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When you hear folks say that Alaska is all light half the year and all dark the other half of the year, what you're hearing is an exaggeration of a basic astronomical fact: in winter, the sun is in the lower hemisphere and it does not light the north pole.
Sitka Day 4: Darkness 020812 NEWS 2 TUESDAY, JAN. 3, 2012 When you hear folks say that Alaska is all light half the year and all dark the other half of the year, what you're hearing is an exaggeration of a basic astronomical fact: in winter, the sun is in the lower hemisphere and it does not light the north pole.
Wednesday, February 08, 2012

Story last updated at 2/15/2012 - 1:06 pm

Sitka Day 4: Darkness

When you hear folks say that Alaska is all light half the year and all dark the other half of the year, what you're hearing is an exaggeration of a basic astronomical fact: in winter, the sun is in the lower hemisphere and it does not light the north pole. In Barrow, Alaska, that means the sun doesn't rise above the horizon for two consecutive months. But here in Sitka, much farther south, that means around the winter solstice (12/21) there are roughly 7 hours of "functional" daylight. Keep in mind that "functional" still includes dawn and dusk, which tend to be very gray. Also keep in mind the annual precipitation here is 86 inches, so even days that could receive "normal" amounts of light, don't always get it. All of that being said, the darkness of an Alaskan winter -- anywhere in the state -- is indeed something that takes getting used to.

In 1918, Rockwell Kent, American painter/printmaker/illustrator, spent 9 months on an uninhabited island near Seward, Alaska. Other than the company of his young son and an old man named Olson, Kent lived and breathed for his paintings (many of which were later turned into woodcuts). He also wrote beautifully of his adventures in his book, "Wilderness." Of the darkness, he wrote:

"The Northern wilderness is terrible. There is discomfort, even misery, in being cold. The gloom of the long and lonely winter nights is appalling and yet do you know I love this misery and court it...Who has ever dwelt so entirely alone that the most living things in all the universe are wind and rain and snow? Where the elements dominate and control your life, where at getting up and bedtime and many an hour of night and day between, you question helplessly, as a poor slave his master, the will of the mightly forces of the sky?"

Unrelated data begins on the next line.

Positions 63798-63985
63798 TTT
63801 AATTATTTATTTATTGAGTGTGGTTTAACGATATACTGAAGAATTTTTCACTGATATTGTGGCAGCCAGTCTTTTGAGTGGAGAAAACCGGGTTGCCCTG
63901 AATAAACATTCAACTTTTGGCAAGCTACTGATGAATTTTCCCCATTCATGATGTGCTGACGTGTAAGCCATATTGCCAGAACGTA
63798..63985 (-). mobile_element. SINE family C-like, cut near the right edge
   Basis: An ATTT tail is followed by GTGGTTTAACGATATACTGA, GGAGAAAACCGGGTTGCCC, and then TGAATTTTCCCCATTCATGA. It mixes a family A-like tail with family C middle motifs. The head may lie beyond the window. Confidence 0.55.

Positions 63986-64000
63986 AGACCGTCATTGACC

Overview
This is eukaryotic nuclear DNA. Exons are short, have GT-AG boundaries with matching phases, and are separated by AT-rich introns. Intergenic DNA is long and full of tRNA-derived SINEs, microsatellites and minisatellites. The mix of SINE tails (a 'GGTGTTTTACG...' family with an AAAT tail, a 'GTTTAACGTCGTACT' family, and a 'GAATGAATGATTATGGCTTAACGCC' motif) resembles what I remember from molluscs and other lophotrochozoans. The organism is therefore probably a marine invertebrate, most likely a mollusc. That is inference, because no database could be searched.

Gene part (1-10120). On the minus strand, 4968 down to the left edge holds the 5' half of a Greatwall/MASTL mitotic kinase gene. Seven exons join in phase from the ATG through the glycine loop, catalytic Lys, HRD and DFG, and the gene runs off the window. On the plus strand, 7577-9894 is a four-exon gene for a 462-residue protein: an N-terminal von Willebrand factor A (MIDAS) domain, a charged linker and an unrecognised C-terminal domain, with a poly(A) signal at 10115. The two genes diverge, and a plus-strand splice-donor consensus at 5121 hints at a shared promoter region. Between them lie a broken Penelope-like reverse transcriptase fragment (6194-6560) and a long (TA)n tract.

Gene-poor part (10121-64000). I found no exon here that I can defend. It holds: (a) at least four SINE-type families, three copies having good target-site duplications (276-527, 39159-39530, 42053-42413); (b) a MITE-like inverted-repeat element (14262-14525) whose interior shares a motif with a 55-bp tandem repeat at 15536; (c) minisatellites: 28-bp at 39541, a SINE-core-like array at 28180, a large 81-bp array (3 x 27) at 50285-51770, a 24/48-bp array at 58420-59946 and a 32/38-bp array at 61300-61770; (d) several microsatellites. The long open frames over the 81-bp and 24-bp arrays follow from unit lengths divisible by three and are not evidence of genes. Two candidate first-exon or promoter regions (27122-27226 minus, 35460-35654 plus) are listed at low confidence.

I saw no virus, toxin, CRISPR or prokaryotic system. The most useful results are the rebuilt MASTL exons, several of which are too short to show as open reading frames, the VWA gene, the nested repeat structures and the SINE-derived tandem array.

(Rockwell Kent)

Or perhaps more direct, the young and brave (if not somewhat entitled) Emily McCorkle FitzGerald -- an Army doctor's wife who lived in Sitka just a few years after the United States purchased Alaska from Russia -- wrote home to her mother in December, 1874:

"I forgot to tell you of our short days. We breakfast at half past nine with a candle and by half past three in the afternoon it is too dark to see and we light up again. I think it's disgusting! Mrs. Campbell says as soon as we light the lamps she feels as if it was evening and begins to be sleepy by five 'o clock."

(Emily FitzGerald, An Army Doctor's Wife on the Frontier)

I had to laugh when I read this today, seeing as how I cooked dinner myself at 3:45 yesterday afternoon and had to force myself to stay up until 9pm for want of a "regular" schedule. As I write this just after 5pm the rain pours down and it is a dizzying black outside. Even still, after dinner I'm going on a walk (with my headlamp).

Editor's note: This is the first in a series of entries excerpted from The Writing Life Blog by Katey Schultz, a fiction writer and recent fellow at Sitka's Island Institute. Read more of her work at www.kateyschultz.com


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